Source: DSO recipients (VC and DSO Book)
Border Regiment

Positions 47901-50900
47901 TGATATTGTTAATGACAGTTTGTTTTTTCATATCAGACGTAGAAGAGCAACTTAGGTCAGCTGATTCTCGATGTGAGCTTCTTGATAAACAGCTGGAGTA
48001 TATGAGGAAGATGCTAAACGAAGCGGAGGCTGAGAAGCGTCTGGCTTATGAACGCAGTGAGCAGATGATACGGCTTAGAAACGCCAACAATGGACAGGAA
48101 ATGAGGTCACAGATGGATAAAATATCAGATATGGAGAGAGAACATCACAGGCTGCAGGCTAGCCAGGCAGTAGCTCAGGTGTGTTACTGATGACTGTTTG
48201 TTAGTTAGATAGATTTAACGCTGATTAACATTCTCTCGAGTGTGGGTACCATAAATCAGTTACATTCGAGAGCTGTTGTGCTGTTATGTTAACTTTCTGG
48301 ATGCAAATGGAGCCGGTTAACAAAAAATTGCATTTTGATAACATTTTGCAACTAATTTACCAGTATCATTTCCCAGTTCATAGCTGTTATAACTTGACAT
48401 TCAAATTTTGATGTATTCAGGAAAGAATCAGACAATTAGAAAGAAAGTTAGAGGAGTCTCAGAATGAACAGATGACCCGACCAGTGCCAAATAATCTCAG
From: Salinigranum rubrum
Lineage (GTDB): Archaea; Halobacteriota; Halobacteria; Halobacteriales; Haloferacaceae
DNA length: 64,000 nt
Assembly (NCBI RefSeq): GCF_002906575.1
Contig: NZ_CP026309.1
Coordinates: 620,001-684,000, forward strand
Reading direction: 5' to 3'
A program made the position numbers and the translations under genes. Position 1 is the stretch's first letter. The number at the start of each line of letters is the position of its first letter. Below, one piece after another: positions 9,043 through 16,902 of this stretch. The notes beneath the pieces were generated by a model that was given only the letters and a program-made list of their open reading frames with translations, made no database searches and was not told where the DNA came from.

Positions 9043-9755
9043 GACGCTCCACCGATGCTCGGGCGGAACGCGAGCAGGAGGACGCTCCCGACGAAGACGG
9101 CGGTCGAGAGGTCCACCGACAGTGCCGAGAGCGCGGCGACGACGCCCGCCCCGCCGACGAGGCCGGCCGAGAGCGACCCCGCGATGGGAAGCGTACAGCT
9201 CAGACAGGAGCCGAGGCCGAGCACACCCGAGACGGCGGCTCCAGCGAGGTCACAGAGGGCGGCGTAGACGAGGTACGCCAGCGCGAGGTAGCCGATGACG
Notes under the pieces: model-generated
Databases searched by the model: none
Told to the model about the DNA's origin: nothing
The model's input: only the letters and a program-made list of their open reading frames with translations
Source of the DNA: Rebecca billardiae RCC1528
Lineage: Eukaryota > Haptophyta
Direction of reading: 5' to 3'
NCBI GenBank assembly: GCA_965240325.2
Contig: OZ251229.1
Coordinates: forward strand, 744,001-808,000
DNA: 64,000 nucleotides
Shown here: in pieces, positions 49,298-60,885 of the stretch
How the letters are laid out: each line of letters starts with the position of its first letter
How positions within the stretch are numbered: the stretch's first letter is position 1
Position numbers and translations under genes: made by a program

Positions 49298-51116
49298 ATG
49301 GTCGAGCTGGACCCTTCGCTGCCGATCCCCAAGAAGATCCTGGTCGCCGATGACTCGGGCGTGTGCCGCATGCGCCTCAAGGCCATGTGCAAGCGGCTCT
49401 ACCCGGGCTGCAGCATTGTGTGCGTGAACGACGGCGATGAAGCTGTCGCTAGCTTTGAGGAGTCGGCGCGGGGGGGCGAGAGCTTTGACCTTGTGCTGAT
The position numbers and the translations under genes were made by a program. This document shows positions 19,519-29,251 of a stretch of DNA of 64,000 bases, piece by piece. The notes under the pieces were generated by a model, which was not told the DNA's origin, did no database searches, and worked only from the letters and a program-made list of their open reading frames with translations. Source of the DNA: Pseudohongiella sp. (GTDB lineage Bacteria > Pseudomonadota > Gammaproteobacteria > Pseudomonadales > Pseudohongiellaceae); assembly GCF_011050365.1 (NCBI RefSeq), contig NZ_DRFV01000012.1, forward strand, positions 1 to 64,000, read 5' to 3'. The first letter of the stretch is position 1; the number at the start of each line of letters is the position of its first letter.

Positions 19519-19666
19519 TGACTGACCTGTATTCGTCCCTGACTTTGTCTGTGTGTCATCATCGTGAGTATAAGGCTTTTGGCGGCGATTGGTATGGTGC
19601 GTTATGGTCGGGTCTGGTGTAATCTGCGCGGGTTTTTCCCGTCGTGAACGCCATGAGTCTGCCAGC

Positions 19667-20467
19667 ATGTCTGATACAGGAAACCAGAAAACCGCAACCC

PercevalClaude JohnMajorPERCEVAL, CLAUDE JOHN, Major, was born 28 September 1864, third son of General John Maxwell Perceval, CB. He entered the Royal Artillery, as Lieutenant, 28 July 1883; was promoted to Captain 1 April 1892, and was Adjutant, Royal Artillery, 17 December 1897 to 2 January 1899. He served in the South African War, 1899-1902; on Special Service, 3 January to 19 January 1900; employed with Transport 20 January 1900 to 1 September 1901; as Extra Staff Officer for Transport 2 September 1901 to 7 September 1902. He took part in the operations in the Orange Free State, February to May 1900, including actions at Houtnek (Thoba Mountain), Vet River (5 and 6 May) and Zand River; in the Transvaal in May and June 1900, including actions near Johannesburg, Pretoria and Diamond Hill (11 and 12 June); in Orange River Colony (May to 29 November 1900), including actions at Wittebergen (1 to 29 July); also in Cape Colony, south of Orange River, 1899-1900, including actions at Colesberg (1 January to 12 February). He was mentioned in Despatches [London Gazette, 17 June 1902]; received the Queen's Medal with four clasps, and the King's Medal with two clasps. He was created a Companion of the Distinguished Service Order [London Gazette, 26 June 1902]: "Claude John Perceval, Major, Royal Artillery. In recognition of services during the operations in South Africa". He was invested by the King 24 October 1902. On 30 November 1901, he was promoted to Major; he was Brigade Major, Royal Artillery, South-Eastern District, Southern Command, 1 April to 17 November 1903; GSO2, Staff Officer for Defence, Southern Command, 18 November 19O3 to 31 May 1905; GSO2, Coast Defence, Southern Command, 1 June 1905 to April 1907; DAQMG, India, 14 November 1908 to 13 November 1912. He became Lieutenant Colonel 21 October 1911. Lieutenant Colonel Perceval served in the European War from 1914, as AA and QMG, 7th Division, BEF, 5 to 25 October 1914; AA and QMG, 29th Division, Mediterranean Expeditionary Force, 18 January to 8 June 1915; GSO1, 29th Division, Mediterranean Expeditionary Force, 9 June to 16 August 1915; Brigade Commander, 86th Infantry Brigade, Mediterranean Expeditionary Force, 17 August to 20 December 1915; was promoted to Colonel 21 December 1915; was Brigadier General, General Staff, 12th Army Corps, Mediterranean Expeditionary Force, 21 December 1915 to 1916; AQMG, Scottish Command, 26 June to 28 July 1916; GSO1, GHQ, Home Forces, 29 July 1916 to 30 April 1917; Inspector, Royal Garrison Artillery, Home Forces in Great Britain, 21 December 1917, and Temporary Brigadier General. He was mentioned in Despatches three times; created a CMG in 1915, and a CB in 1918. He married, in 1898, Isabel Gordon, only daughter of Colonel Morison, of Bognie, Aberdeen, and they had three daughters.